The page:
• Why do we ask for God’s blessings? Even those who put their faith in an economic, humanistic, or social ideology may say these words for “good measure,” “just in case,” to win the following of a block of voters. Or, maybe they really believe God wants to bless America. Maybe some even feel we need God’s blessings. We pledge allegiance (many of us still do) to “one nation under God.” Doesn’t this show we acknowledge, want, and need the help of a Higher Power? We need more-than-human help to achieve aspirations, defeat evil, protect against enemies, educate and prepare and provide for future generations; steward natural resources and care for creation; we have a “charge to keep.”
  • How does God bless nations? It seems, according to the biblical record, that God blesses nations because he has a plan for them, because of the faith of their members, because of their humbling themselves and seeking his help and presence, and because of his love for all his creation. He sends rain on the just and the unjust alike. He gives manna, he calls out leaders, and he diverts disasters, saying to evil, “This far and no more.” He gave us Jesus who taught us to pray, “Your kingdom come, your will be done.”
  • What does God’s blessing look like? Through his providence, his creation, his mercy, he gives to us not what we deserve, but what pleases him, what furthers his purposes and plans and increases his “kingdom.”
  • Why does God bless people and nations? According to the Bible, God’s blessings are meant to lead us to repentance, encouraging us to return to right relatedness to him, others, ourselves, and creation. God’s very nature is love. He is working with all things to empower us to live in goodness. He really cares about us, as he equally cares about all individuals and people groups and nations of this world he created. He blesses us so we can know his love and goodness. He blesses us so we can in turn bless others.
  • What responsibilities come with God’s blessings? First, we have the responsibility to seek his blessings. We are given the responsibility—the ability to respond—and receive/take the blessings bestowed. That may involve periods of waiting and watching. We have the responsibility to acknowledge God’s blessings, to give thanks for them. We are given the task of holding firmly but lightly God’s blessings, so we can share them with other Peoples and nations, so we can pass them on to the next generations. We are given the responsibility of being faithful stewards of the blessings of God, working together for the well-being of all.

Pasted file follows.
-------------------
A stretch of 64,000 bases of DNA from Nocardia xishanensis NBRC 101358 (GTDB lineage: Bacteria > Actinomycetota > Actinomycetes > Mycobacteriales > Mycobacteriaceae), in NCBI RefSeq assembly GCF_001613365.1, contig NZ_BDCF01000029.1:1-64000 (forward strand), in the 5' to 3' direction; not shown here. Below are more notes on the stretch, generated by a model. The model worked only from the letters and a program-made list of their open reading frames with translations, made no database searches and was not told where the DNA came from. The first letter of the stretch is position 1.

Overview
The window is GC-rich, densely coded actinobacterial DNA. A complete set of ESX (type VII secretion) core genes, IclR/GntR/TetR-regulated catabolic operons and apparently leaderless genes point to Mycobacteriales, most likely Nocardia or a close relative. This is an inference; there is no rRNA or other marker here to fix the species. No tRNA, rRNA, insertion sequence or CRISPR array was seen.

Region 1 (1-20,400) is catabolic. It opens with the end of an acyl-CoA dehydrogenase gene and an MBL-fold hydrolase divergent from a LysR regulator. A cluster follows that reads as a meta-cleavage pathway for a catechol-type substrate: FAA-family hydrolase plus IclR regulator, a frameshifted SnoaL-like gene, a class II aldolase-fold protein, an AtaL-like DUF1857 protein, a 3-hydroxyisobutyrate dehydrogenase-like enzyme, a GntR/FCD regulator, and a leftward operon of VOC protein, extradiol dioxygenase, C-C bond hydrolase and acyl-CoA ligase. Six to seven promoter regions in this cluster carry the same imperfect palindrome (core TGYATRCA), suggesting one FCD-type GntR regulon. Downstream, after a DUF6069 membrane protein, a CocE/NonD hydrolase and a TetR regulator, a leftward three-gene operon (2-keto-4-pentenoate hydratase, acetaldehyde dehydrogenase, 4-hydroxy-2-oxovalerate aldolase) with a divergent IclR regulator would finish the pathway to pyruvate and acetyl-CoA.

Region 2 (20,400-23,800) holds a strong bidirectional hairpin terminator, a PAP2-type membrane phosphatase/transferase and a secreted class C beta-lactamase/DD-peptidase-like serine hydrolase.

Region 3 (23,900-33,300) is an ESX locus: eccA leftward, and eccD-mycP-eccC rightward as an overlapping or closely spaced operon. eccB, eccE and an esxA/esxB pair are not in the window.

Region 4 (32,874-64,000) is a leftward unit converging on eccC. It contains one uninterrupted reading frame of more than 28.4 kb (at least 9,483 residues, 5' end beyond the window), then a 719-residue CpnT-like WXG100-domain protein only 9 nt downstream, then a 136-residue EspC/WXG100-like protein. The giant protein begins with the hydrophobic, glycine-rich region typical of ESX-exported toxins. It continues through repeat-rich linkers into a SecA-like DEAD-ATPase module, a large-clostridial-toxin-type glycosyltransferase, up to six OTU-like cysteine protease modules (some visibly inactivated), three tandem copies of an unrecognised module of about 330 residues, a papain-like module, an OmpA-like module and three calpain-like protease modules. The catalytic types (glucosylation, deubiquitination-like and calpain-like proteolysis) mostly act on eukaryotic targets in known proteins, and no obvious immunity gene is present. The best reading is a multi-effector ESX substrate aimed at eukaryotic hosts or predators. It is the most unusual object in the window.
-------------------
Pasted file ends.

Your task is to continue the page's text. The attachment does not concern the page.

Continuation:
As one whose family generations have lived in America since Revolutionary times, have joined the Westward expansion to seek opportunity and fulfill what they perceived as God’s call, I have been a recipient of the blessings God has bestowed on this great land and nation. I have lived near the mountains, on the prairie, and beside the ocean “white with foam.” I grew up saying, with my hand on my heart, “I pledge allegiance to … one nation under God” and singing at the top of my lungs, “God bless America.” When I said those words, I was acknowledging the Almighty God as the source of all good and hoping for his favor.

I believe, generally, when we say “God bless America,” we are still invoking the God of the Bible. I also believe we sometimes forget that the Bible says God’s blessings come with responsibilities and that we aren’t blessed to feel good. May we never get so “blessed” and comfortable that we aren’t touched by the plight of the poor and oppressed. May we never become so complacent with our great blessings that we quit feeling our need of continued help from above. May we never allow our blessings to become idols and find ourselves worshiping the gift instead of the Giver, that we don’t let our great blessings lead us to pride. We must remember that we are blessed to bless others.

God bless America!